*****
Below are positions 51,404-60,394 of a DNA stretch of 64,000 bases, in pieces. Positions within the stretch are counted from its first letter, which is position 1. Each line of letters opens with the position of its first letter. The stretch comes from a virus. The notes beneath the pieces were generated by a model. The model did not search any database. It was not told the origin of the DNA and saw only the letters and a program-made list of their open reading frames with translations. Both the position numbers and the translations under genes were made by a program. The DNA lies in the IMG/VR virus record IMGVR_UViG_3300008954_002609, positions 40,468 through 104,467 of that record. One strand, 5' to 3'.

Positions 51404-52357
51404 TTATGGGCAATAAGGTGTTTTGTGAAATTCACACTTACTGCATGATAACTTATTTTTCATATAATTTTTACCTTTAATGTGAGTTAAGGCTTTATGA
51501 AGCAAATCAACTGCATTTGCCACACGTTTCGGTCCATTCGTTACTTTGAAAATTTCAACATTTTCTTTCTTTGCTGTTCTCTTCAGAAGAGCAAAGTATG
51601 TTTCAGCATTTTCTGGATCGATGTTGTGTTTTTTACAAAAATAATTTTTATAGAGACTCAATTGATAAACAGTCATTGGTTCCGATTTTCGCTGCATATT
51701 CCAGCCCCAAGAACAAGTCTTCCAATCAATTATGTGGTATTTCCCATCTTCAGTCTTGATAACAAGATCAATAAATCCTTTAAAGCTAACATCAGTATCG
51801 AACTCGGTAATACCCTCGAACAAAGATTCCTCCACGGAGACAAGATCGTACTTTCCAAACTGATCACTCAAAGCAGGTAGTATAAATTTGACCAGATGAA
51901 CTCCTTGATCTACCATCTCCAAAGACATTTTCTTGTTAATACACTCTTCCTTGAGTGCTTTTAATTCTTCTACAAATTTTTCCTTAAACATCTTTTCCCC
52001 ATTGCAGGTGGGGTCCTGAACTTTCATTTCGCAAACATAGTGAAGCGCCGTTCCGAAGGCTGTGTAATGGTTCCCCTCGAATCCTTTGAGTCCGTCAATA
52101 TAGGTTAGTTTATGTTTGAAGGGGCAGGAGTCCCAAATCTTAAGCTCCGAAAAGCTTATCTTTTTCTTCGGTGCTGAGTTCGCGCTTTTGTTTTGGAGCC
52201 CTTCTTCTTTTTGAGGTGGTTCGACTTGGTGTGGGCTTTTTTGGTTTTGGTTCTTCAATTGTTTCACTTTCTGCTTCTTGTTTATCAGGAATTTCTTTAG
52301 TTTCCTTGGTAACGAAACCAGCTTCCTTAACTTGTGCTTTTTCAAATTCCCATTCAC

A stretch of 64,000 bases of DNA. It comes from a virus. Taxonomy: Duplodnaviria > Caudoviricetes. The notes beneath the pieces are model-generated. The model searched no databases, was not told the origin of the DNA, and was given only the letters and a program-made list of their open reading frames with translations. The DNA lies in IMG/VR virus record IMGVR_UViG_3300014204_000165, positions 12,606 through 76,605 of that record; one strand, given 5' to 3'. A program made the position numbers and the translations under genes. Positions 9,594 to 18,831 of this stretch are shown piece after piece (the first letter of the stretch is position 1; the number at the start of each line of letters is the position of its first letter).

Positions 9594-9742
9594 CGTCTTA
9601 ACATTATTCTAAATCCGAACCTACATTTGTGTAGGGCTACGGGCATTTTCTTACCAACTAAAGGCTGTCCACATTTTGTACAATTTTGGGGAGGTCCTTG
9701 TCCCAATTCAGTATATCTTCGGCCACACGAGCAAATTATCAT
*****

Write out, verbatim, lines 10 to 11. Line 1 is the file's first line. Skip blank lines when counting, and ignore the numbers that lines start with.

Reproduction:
52101 TAGGTTAGTTTATGTTTGAAGGGGCAGGAGTCCCAAATCTTAAGCTCCGAAAAGCTTATCTTTTTCTTCGGTGCTGAGTTCGCGCTTTTGTTTTGGAGCC
52201 CTTCTTCTTTTTGAGGTGGTTCGACTTGGTGTGGGCTTTTTTGGTTTTGGTTCTTCAATTGTTTCACTTTCTGCTTCTTGTTTATCAGGAATTTCTTTAG